Quoting A319XFW (Reply 11):
Another airline that does it differently is easyJet - sometimes the aircraft is in revenue service within 30 mins of landing at its base apparently!

Quickest ive seen is a 737 in service 3 hours after delivery from Seattle!

As for the A319s it might be quicker, not too sure though!

Glenn



http://www.glenneldridgeaviation.com
User currently offlineA319XFW From , joined Dec 1969, posts, RR:
Reply 12, posted (8 years 2 months 3 weeks 1 hour ago) and read 6146 times:

Quoting EZYAirbus (Reply 12):
As for the A319s it might be quicker, not too sure though!

Sometimes full crews come to XFW to prep the aircraft and be ready at base.
There are even easyJet "Customer Acceptance Flights" without the customer!

OTOH some customers come with 10-20 people and then on the flight home take along lots of German 'goodies' Big grin


User currently offline474218 From United States of America, joined Oct 2005, 6340 posts, RR: 9
Reply 13, posted (8 years 2 months 2 weeks 6 days 20 hours ago) and read 6082 times:

Quoting APFPilot1985 (Reply 7):
Quoting EMBQA (Reply 6):
First, ETOPS is not based off an airlines maintenace record with a type, but more so the overall performance and reliability of the type.

of course it is, why would some airlines have ETOPS on 757 and 737 but not others? Because they certify their operations for ETOPS on those types. You just really contradicted yourself.

Once a aircraft type has been certified for ETOPS it still can not be used for ETOPS until the operators airplane flight manuals (AFM) have been updated to allow for ETOPS. The AFM is written and maintained by the manufacture if an operator has a need for ETOPS they must have the manufacture revise the AFM, and the manufacture charges them for it. The operator may have 50 767's in there fleet but only those aircraft with serial numbers listed in the AFM as being ETOPS certified can be used for ETOPS.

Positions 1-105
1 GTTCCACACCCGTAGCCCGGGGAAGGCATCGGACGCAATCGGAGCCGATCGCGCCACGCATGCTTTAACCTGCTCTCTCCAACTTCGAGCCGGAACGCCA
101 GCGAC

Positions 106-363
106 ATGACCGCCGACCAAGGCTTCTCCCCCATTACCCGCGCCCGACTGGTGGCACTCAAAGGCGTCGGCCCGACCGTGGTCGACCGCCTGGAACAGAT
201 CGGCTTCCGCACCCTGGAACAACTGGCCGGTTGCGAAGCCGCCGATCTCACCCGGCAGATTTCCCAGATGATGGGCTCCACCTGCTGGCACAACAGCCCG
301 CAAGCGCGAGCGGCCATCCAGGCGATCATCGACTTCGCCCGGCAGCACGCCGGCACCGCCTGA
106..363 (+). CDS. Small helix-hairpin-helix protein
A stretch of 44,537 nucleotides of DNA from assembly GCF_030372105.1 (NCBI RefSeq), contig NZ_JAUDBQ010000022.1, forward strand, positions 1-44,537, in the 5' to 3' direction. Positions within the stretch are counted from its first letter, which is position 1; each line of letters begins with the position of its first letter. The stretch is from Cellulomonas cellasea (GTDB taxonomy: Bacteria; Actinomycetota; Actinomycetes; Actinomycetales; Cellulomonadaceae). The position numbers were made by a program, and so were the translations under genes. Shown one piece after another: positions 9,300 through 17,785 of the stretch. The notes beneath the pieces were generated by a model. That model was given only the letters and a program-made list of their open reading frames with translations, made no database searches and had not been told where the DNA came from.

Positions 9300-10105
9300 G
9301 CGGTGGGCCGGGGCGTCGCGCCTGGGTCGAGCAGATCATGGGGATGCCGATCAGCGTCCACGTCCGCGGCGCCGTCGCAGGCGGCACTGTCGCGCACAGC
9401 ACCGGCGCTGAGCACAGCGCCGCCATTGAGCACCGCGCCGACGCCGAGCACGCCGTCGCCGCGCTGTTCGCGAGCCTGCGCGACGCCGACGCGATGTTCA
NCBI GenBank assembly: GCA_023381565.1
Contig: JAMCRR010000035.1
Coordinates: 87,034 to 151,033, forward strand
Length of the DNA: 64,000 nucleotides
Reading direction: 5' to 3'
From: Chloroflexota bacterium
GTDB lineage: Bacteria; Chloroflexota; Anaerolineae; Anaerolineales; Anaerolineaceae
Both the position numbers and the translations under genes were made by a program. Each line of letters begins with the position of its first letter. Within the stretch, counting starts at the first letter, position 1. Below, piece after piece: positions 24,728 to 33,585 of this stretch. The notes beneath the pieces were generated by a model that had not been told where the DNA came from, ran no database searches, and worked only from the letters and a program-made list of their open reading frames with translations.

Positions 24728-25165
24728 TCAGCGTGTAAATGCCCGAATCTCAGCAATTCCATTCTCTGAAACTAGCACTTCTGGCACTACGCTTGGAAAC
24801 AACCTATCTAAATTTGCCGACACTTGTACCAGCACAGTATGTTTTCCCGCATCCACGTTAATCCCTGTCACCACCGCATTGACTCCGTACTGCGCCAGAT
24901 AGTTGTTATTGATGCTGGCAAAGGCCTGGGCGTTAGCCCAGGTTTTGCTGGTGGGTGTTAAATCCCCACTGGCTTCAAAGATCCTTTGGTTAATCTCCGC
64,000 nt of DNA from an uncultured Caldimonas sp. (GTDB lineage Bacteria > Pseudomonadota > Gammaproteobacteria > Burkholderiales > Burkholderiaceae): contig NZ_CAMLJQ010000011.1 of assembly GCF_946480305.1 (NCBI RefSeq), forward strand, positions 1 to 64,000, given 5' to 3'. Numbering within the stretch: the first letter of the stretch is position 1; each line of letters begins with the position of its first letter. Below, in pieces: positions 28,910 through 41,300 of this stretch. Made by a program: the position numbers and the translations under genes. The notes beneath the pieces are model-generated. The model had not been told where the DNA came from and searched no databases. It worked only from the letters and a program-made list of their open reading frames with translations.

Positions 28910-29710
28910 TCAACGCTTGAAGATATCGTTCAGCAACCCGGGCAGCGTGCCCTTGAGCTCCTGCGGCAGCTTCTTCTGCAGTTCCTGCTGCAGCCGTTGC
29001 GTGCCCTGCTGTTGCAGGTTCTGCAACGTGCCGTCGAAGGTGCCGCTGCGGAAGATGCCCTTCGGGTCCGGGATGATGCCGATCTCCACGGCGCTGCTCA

User currently offlineRichardPrice From , joined Dec 1969, posts, RR:
Reply 14, posted (8 years 2 months 2 weeks 6 days 19 hours ago) and read 6061 times:

Quoting EMBQA (Reply 6):
First, ETOPS is not based off an airlines maintenace record with a type, but more so the overall performance and reliability of the type. ETOPS is also established before an aircraft even goes into revenue service. Before UAL flew its first passenger on the Boeing 777 it had flow hundreds and hundreds of hours on 'Proving Runs' to meet the FAA requirements of ETOPS. One of the last things they did was to fly back and forth from SFO to HNL and prove they had the resources to do it. If you can watch 'Boeing 777- The 21st Centurey Jet' do so. They talk at length about this.



Quoting EMBQA (Reply 9):
No I did not. The way his question was worded it was based on the singular airline. I'm saying its based off the whole worldwide fleet. Basicly.... When Qantas takes delivery of its 787's all the requirements for ETOPS will have already been met by Boeing during flight test and the aircraft will be delivered and certified as ETOPS.

There are two levels of ETOPS certification, the first is the ETOPS type approval, and the second is the ETOPS operational approval and an airline needs to have both to fly ETOPS flights. The type approval is gained by the manufacturer based on tests etc, while the operational approval needs to be gained by the airline or operator (as the name suggests), this is by no means a guaranteed thing jsut because the type is certified.